Now that Frank McKenna, John Manley, Gerard Kennedy and Martha Hall Findlay have left the Liberal leadership open to either Dominic Leblanc, Michael Ignatieff or Bob Rae, some may conclude that life in the party will be more of the same. But the small coterie of leadership candidates allows the party to do what it should have done after its previous defeat. The prime directive -- for the moment -- is not to decide who will stand for the party, but to determine what the party will stand for.
This is not the first time the Liberals have been in this spot. After the Diefenbaker Progressive Conservatives sent the Liberals packing in 1957, the party held an historic policy conference in Kingston. Out of that conference came the document, "New Statements of Liberal Policy." As Tom Kent -- who was at that conference and who later became a senior advisor to Lester Pearson -- wrote in The Globe and Mail, the conference "set the party's direction through the years of gathering membership and onto the programs implemented by the Pearson government." Those programs included the Canada Pension Plan, Medicare and (although many have forgotten the cantankerous debate which surrounded it) the adoption of a distinctly Canadian flag.
The Kingston Conference concentrated on the future and thoroughly examined -- painful though it was -- why Canada's "natural governing party" had been reduced to a shadow of its former self. And it started, not from the proposition that the people were stupid, but from the realization that the world had changed.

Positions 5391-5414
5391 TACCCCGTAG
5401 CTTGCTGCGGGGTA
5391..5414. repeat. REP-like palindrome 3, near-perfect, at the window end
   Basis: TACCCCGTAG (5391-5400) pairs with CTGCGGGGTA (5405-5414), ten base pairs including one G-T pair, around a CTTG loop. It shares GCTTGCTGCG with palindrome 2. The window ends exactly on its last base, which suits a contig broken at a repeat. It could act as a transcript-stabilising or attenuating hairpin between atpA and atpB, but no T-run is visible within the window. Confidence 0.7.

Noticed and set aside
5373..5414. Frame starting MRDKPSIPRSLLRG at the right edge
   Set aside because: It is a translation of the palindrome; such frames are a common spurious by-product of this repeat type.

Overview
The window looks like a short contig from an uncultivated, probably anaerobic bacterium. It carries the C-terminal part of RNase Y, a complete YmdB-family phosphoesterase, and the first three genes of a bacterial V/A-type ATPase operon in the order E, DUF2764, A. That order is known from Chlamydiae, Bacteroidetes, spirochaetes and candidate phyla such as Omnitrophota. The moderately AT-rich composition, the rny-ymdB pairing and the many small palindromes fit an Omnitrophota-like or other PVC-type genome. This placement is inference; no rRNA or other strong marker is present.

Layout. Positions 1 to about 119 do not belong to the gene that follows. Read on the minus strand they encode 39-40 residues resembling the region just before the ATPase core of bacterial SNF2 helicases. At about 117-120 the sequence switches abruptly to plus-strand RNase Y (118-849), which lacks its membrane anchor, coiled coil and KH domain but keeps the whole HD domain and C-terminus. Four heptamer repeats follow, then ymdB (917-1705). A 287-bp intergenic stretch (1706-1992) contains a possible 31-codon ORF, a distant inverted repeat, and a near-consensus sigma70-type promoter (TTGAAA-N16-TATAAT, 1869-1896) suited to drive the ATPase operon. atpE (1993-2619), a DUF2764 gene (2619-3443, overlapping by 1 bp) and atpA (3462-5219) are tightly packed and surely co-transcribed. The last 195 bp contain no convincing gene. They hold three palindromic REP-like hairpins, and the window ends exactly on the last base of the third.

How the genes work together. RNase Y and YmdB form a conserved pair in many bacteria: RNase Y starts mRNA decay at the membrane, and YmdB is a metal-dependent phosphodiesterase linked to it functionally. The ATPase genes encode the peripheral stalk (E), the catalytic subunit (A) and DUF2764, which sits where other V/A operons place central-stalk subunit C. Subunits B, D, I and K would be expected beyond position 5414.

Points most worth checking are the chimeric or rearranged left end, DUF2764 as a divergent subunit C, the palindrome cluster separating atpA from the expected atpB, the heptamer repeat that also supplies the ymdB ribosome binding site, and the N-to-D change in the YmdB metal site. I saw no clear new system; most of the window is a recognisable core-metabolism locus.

The global financial crisis of the last year and the election of Barack Obama in the United States has, indeed, confirmed that -- once again -- the world has changed. Kent told his readers that it is time for the Liberals to engage again in such a far reaching rethink -- and he sketched out the general parameters of such an exercise: "In my view, the dominant aim should be to enable all families to nurture their youth in health, with early care and learning, and with the stimulating opportunities that can make good lives possible in the contemporary economy."
Last week, Deborah Coyne -- a long time Liberal activist -- tried to flesh out that vision. "National action -- from food safety to clean air and water, to removing toxins in our environment -- has, at best, been anemic, incoherent and after the fact. At worst, it has placed the public in jeopardy. Medicare is less and less a national program and more and more an uneven patchwork of medically required services across provinces with tragic consequences, as in the case of cancer pathology in Newfoundland. Our physical infrastructure is dangerously decayed and public transit is inadequate everywhere. Inequality of wealth and income among Canadians is increasing alarmingly. Even in the international arena, our national impact is weak and blurred as provinces multiply their independent initiatives abroad."
These effects are the naturally occurring consequences of neo-conservative policies, not just of the Harper government, but of previous Liberal governments. What Canada needs, Coyne writes, is a party "that gives us a sense of national purpose and pride, and sees national government as an instrument of the people, not as a business to be downsized."
The renewal which Liberals seek can only be accomplished from the bottom up. Before it meets in Vancouver next May, the party needs another Kingston Conference to set policy and to organize the grassroots. This is not to say that choosing a leader will be mere frosting on the cake. Stephane Dion's recent showing proves that being a good and decent man is not enough. The party needs an extraordinary leader. But before it chooses one, it needs an extraordinary platform.